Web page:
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ORIGINAL ARTICLE
Year : 2021  |  Volume : 14  |  Issue : 3  |  Page : 113-121

Prevalence and intensity of soil-transmitted helminth infections among school-age children in the Cagayan Valley, the Philippines


1 Department of Biology, College of Science, Polytechnic University of the Philippines, Sta. Mesa, Manila, The Philippines
2 Graduate School, Centro Escolar University, Manila, The Philippines
3 Center for Life Sciences Research, Institute of Science and Technology Research, Polytechnic University of the Philippines, Sta. Mesa, Manila, The Philippines
4 Department of Nutrition and Dietetics, College of Science, Polytechnic University of the Philippines, Sta. Mesa, Manila, The Philippines
5 School of Science and Technology, Centro Escolar University, Manila, The Philippines

Correspondence Address:
Ryan V Labana
Department of Biology, College of Science, Polytechnic University of the Philippines, Sta. Mesa, Manila
The Philippines
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Source of Support: Commission on Higher Education, K to 12 Transition Program Management Unit, under Discovery Applied Research and Extension for Trans/Interdisciplinary Opportunities (DARE TO) Grant-in-Aid 2017 (Project Number: DARETO2-043), Conflict of Interest: None


DOI: 10.4103/1995-7645.307533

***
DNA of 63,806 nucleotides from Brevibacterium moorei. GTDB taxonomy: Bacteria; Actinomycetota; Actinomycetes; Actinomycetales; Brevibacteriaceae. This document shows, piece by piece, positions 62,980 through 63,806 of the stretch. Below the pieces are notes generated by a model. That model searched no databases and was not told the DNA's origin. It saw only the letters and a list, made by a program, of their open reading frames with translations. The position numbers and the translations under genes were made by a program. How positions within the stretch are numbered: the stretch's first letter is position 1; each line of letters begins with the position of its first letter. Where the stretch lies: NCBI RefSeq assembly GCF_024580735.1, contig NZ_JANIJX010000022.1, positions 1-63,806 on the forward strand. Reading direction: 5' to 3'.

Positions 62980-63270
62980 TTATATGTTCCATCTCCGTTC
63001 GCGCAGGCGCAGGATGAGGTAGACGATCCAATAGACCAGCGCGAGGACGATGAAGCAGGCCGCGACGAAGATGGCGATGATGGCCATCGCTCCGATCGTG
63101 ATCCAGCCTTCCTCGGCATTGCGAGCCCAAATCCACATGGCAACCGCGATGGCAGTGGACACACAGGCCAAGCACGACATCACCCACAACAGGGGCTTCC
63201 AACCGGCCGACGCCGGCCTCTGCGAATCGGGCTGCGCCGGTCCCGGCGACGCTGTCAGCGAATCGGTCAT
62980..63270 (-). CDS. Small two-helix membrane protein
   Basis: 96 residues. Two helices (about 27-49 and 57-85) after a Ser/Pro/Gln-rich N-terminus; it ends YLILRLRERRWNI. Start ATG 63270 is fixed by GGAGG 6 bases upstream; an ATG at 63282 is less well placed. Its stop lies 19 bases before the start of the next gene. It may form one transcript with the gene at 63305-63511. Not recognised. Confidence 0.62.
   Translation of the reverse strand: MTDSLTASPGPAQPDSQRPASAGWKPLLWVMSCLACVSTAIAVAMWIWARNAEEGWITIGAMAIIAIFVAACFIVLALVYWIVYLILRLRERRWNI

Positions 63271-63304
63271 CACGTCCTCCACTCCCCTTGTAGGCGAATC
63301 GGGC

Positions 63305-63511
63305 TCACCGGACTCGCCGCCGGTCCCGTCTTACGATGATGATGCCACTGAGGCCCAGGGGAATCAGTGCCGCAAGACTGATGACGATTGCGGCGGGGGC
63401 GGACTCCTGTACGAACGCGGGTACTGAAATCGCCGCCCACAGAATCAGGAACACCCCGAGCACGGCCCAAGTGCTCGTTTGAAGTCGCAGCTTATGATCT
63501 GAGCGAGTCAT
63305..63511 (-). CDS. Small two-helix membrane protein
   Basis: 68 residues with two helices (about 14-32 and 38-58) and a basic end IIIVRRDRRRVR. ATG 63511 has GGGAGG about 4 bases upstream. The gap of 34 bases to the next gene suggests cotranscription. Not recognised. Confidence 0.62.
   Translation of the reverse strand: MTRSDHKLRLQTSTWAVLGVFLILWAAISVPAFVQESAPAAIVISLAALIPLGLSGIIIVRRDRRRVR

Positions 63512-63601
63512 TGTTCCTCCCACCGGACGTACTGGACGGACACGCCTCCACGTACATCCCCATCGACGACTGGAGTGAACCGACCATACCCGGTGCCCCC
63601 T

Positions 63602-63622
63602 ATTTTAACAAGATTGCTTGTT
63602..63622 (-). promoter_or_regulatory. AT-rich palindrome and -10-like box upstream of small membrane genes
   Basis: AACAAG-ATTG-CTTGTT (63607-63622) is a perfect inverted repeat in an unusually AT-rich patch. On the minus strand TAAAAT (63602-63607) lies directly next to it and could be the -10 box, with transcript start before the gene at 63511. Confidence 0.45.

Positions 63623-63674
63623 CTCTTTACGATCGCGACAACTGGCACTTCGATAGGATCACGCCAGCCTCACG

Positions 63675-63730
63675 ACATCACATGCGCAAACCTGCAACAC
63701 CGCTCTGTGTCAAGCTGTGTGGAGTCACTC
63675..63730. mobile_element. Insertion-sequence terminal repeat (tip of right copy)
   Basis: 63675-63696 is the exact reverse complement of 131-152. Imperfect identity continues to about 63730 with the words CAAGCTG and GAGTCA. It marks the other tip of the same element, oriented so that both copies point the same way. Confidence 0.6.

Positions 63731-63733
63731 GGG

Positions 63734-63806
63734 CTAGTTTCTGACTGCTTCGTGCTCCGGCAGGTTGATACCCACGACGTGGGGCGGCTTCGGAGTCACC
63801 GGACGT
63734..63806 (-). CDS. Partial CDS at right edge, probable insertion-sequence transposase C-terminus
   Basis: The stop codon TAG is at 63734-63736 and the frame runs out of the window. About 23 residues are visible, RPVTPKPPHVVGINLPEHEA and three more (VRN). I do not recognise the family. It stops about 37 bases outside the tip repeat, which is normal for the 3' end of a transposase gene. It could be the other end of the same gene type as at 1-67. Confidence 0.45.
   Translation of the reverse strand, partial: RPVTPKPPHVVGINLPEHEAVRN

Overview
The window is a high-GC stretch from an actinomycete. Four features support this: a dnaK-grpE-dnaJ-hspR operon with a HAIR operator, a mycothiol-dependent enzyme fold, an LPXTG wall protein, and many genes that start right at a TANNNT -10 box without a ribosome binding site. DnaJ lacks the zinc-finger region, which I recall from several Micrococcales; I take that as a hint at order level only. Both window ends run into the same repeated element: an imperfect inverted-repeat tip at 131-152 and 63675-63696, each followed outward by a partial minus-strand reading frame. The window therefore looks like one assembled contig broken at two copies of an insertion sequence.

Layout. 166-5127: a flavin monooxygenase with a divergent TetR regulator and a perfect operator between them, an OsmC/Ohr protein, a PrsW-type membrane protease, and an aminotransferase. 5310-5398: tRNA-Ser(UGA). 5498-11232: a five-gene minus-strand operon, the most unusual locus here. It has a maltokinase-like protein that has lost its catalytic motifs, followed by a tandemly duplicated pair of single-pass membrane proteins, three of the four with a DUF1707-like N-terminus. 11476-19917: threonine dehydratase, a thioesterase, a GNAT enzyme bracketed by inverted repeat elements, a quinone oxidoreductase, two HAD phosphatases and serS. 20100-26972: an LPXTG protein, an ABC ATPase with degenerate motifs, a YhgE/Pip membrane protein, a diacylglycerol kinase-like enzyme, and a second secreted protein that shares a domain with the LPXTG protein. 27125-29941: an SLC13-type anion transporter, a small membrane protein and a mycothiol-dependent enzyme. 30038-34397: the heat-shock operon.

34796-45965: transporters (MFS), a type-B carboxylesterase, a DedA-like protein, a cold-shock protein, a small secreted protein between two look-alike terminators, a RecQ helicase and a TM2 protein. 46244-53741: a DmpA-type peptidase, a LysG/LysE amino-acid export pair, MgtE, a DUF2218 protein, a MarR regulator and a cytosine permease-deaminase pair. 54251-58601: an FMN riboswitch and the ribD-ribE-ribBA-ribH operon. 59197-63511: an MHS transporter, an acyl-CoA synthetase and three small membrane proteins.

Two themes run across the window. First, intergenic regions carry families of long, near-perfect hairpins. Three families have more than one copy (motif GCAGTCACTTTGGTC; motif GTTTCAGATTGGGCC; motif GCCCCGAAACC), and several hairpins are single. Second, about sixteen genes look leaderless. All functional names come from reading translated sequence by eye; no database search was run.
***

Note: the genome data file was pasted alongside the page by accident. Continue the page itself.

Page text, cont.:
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Objective: To identify the prevalence of soil-transmitted helminthiasis (STH) among school-age children in the Cagayan Valley, the Philippines, assess their level of awareness on the disease, and determine predisposing factors of the disease. Methods: A total of 478 Grades III-V school-age children in Pamplona and Sanchez-Mira School Districts in the Cagayan Valley answered the questionnaire assessing their knowledge, attitude, and practices on STH, subjected to anthropometric measurements, and provided faecal samples for parasitologic assessment (direct smear, Kato-Katz, and formol-ether concentration techniques). Results: The participants of the study, with 55.86% females, were 8 to 14 years old. Their nutritional status was assessed ‘normal’ (84.31%), ‘severely wasted’ (6.49%), ‘wasted’ (5.23%), ‘overweight’ (2.72%), and ‘obese’ (1.26%). The prevalence of infection with at least 1 STH species was 25.99% in Pamplona and 19.40% in Sanchez- Mira. Overall, the prevalence of heavy intensity was 7.11% for Ascaris lumbricoides and 1.67% for Trichuris trichiura. All hookworm infections had light intensities. The majority of the school-age children had a low score in the KAP test. In knowledge of STH, ‘stunted growth as a symptom of infection’ was associated with a lower risk of Ascaris lumbricoides infection (OR 0.448; 95% CI 0.212, 0.945; P=0.035) while ‘playing with soil as a mode of transmission’ was associated with an increased risk of Ascaris lumbricoides infection (OR 2.067; 95% CI 1.014, 4.212; P=0.046). In attitude towards STH, ‘I think I have intestinal worm now’ was associated with a higher risk of Ascaris lumbricoides infection (OR 1.681; 95% CI 1.061, 2.662; P=0.027). Conclusions: The prevalence rate of Ascaris lumbricoides among the school-age children in the Cagayan Valley shows the need to further intensify intervention in the area to meet the threshold set by the World Health Organization. The identified predictors of infection, which concerns the school-age children's knowledge and attitude toward STH, can be used in augmenting intervention programs in the future.


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